Focus on European Economic Integration Q4/16
- December 2016.
Focus on European Economic Integration Q4/16 (PDF, 1.9 MB) December 2016.
Call for applications (PDF, 52 kB) Dec 19, 2016, 12:00:00 AM
Developments in selected CESEE countries: (PDF, 803 kB) Temporarily sluggish investment dampens CESEE growth whereas domestic demand continues to thrive Dec 19, 2016, 12:00:00 AM
Outlook for selected CESEE countries: (PDF, 228 kB) Steady growth in CESEE-6 after temporary dip in early 2016 – trough reached in Russia Dec 19, 2016, 12:00:00 AM
On the optimal number of indicators – nowcasting GDP growth in CESEE (PDF, 585 kB) Havrlant, Tóth, Wörz. We employ principal components and dynamic factor models for nowcasting GDP growth in selected Central, Eastern and Southeastern European (CESEE) economies. Our estimation sample extends from the first quarter of 2000 to the second quarter of 2008, our evaluation period from the third quarter of 2008 to the third quarter of 2014. For this period, we produce quasi out-of-sample forecasts of past-, current- and next-quarter GDP growth for seven CESEE economies. The models differ with respect to the estimation method, model specification, and the number of short-term indicators used. We find, first of all, a clear gain in predictive accuracy from using a nowcasting model with monthly indicators compared to the naïve benchmark. Furthermore, for our sample of small, open economies, we find that models using a smaller set of carefully selected indicators yield lower prediction errors on average than models based on larger information sets. Finally, we identify a clear gain in forecast performance from including foreign or euro area indicators. en nowcasting, dynamic factor models, principal components, Central, Eastern and Southeastern Europe C52, C53, E37 Dec 19, 2016, 12:00:00 AM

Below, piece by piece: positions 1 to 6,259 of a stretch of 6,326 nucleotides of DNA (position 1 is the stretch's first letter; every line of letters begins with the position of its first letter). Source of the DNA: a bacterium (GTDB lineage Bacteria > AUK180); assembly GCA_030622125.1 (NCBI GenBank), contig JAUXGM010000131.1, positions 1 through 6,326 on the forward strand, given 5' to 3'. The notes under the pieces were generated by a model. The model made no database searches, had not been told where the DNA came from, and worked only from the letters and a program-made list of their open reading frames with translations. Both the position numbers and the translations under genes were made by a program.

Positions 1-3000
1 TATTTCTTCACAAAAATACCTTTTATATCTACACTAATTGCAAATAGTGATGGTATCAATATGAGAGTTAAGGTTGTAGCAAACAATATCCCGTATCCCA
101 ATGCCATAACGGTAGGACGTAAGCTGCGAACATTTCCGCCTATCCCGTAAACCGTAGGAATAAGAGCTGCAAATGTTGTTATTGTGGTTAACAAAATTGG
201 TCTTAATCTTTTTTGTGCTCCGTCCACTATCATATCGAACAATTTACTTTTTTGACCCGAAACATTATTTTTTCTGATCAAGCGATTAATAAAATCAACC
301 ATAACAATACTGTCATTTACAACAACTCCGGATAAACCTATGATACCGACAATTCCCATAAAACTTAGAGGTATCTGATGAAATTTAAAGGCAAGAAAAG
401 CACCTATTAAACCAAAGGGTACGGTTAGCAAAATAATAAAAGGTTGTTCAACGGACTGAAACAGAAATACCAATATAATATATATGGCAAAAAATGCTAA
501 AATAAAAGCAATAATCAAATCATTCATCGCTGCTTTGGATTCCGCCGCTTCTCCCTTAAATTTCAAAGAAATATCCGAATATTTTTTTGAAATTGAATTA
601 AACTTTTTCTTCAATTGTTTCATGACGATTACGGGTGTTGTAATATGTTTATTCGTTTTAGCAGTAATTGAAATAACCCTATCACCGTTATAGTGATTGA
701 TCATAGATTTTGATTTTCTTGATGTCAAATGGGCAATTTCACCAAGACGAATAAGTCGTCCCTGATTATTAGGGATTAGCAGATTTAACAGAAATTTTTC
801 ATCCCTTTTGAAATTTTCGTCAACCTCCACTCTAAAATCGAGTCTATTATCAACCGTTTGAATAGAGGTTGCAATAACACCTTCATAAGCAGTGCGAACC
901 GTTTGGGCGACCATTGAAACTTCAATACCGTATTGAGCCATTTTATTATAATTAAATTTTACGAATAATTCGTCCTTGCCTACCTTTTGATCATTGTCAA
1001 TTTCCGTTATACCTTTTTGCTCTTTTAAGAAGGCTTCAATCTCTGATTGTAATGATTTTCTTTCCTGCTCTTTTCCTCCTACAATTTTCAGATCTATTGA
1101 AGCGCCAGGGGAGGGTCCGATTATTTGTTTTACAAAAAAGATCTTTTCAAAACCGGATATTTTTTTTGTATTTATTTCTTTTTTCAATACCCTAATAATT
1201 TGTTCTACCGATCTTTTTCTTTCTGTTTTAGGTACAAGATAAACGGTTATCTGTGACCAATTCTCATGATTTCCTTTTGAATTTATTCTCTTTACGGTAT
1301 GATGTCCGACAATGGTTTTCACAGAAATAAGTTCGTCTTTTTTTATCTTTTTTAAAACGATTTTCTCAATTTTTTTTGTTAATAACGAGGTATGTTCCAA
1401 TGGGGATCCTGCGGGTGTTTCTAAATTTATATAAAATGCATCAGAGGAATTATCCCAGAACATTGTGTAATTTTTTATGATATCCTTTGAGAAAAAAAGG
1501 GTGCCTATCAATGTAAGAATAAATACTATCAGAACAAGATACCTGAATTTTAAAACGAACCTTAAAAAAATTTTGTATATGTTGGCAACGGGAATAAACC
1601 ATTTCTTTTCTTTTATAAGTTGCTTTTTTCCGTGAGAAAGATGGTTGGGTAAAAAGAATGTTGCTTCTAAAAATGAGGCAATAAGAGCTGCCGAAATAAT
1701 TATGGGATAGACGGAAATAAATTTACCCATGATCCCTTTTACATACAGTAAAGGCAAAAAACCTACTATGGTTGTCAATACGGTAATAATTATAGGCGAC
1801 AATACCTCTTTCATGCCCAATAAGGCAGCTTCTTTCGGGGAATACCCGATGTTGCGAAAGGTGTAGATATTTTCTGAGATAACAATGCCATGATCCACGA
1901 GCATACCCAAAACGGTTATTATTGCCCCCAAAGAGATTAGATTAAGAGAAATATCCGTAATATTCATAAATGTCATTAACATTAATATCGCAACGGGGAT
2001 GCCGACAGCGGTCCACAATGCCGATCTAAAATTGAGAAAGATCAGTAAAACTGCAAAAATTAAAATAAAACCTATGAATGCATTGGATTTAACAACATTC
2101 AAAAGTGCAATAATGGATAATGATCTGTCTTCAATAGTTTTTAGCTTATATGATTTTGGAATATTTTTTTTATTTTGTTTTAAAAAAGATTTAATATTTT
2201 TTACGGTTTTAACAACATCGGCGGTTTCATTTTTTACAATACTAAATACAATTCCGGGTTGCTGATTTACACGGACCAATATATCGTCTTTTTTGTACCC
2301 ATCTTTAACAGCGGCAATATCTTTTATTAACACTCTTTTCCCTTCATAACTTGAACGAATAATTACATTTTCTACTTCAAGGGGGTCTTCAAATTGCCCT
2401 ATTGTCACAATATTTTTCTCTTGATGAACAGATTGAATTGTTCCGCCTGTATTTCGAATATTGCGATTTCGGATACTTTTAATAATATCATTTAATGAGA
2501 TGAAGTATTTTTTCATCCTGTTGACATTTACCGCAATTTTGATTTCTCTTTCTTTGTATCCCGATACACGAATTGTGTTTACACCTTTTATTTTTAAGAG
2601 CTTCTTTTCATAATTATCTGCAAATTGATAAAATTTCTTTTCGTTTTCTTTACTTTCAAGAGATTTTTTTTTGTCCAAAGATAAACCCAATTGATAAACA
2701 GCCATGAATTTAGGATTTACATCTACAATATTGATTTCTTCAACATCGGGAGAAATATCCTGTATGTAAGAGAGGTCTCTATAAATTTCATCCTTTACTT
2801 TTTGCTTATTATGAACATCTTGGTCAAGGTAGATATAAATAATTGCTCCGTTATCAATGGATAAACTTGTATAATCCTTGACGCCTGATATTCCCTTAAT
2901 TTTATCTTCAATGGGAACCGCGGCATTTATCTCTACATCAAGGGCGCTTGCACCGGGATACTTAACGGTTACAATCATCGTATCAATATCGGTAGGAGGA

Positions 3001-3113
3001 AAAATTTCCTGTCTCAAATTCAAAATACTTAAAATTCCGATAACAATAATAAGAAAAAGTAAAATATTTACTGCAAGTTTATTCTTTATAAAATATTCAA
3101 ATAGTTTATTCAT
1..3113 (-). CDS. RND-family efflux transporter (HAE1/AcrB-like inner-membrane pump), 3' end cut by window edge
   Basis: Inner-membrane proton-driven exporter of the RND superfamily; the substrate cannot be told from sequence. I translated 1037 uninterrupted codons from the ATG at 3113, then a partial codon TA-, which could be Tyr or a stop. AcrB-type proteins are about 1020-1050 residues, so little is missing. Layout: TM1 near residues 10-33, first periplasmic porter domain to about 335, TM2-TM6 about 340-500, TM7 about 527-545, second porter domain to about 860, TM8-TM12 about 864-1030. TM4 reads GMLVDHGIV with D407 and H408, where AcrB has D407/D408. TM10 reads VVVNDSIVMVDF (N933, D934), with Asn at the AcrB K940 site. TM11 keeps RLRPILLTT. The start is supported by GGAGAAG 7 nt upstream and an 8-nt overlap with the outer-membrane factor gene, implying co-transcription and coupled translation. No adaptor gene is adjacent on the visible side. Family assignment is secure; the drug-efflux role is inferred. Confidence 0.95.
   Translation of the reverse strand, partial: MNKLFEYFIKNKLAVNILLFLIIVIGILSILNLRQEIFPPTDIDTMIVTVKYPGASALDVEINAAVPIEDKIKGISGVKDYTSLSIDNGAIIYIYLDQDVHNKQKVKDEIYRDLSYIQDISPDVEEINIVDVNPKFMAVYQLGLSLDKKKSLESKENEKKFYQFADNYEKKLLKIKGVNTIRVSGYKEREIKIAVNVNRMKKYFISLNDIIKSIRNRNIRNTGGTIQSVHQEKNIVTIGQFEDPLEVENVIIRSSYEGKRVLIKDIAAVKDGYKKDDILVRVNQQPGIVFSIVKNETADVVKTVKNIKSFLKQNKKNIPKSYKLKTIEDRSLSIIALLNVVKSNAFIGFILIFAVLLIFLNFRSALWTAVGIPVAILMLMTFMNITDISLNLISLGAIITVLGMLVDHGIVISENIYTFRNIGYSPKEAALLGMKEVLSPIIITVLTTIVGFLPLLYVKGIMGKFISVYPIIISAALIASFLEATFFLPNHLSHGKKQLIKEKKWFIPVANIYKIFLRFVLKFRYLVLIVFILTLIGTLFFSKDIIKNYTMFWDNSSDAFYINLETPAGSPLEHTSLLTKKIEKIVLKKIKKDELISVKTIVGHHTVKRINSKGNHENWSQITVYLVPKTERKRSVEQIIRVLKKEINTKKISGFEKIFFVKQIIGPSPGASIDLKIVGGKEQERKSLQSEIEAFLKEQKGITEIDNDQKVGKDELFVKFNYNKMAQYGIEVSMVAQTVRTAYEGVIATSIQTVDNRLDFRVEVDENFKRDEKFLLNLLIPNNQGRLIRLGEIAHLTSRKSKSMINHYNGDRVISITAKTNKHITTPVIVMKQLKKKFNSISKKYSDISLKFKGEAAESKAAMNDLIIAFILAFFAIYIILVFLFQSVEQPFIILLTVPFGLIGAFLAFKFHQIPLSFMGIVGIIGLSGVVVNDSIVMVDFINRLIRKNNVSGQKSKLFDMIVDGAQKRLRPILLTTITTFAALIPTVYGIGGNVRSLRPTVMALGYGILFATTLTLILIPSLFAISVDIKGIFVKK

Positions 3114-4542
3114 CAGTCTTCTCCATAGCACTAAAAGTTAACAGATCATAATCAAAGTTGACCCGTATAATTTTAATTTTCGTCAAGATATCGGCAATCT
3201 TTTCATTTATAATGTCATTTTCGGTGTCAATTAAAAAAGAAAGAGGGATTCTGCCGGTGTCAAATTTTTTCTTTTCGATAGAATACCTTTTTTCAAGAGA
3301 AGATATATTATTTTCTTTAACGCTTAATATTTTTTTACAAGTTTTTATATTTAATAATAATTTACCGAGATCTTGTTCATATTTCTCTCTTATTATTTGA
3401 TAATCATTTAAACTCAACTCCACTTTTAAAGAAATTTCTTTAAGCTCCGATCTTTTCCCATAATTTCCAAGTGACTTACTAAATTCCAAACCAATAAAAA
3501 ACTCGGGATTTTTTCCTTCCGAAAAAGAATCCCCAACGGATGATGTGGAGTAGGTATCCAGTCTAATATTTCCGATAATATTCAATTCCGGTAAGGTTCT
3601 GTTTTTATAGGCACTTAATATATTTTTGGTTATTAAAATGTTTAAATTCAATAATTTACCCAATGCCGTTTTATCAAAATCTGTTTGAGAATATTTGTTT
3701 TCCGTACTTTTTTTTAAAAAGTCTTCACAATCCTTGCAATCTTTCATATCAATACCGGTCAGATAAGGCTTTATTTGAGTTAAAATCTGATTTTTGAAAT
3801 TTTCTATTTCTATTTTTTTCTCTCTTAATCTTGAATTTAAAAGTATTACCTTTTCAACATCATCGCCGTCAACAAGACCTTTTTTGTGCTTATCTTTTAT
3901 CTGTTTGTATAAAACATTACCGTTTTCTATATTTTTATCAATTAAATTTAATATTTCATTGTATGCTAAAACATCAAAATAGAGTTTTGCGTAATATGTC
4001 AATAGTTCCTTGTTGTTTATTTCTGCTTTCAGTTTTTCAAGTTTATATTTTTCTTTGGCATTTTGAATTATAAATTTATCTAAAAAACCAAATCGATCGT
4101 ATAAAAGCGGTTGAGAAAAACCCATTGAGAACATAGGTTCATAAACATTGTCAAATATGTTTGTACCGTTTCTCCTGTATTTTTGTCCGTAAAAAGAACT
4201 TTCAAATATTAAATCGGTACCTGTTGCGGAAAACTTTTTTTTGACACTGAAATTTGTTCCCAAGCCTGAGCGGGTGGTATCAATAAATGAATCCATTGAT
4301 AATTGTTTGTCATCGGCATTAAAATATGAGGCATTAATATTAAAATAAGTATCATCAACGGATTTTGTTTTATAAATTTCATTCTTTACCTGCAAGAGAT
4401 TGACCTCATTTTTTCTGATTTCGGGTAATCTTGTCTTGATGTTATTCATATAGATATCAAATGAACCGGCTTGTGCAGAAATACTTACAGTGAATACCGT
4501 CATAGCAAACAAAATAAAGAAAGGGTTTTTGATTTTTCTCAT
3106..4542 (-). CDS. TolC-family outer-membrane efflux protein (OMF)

Currency substitution in CESEE: why do households prefer euro payments? (PDF, 586 kB) Scheiber, Stern. This paper uses microdata from 2014 to examine the determinants of currency substitution in Central, Eastern and Southeastern European (CESEE) countries. To analyze the hysteresis of euroization in these countries, we combine the standard search-theoretic model of money demand with recent findings on the preference of CESEE households for saving in cash as well as with aspects of economic geography. In Southeastern Europe, unlike in Central and Eastern Europe, network externalities and lower trust in the local currency than in the euro are still important factors. Expectations that the local currency will depreciate, income in euro and the expectation of an official adoption of the euro are important explanatory factors for all CESEE countries. Despite the heterogeneity across the region, our results suggest that institutions and policies that foster trust are key to promote de-euroization. euroization, currency substitution, hysteresis, microdata, CESEE E41, O16, D12, P34 Dec 19, 2016, 12:00:00 AM
CESEE-related abstracts from other OeNB publications (PDF, 86 kB) Dec 19, 2016, 12:00:00 AM
Statistical annex (PDF, 125 kB) Dec 19, 2016, 12:00:00 AM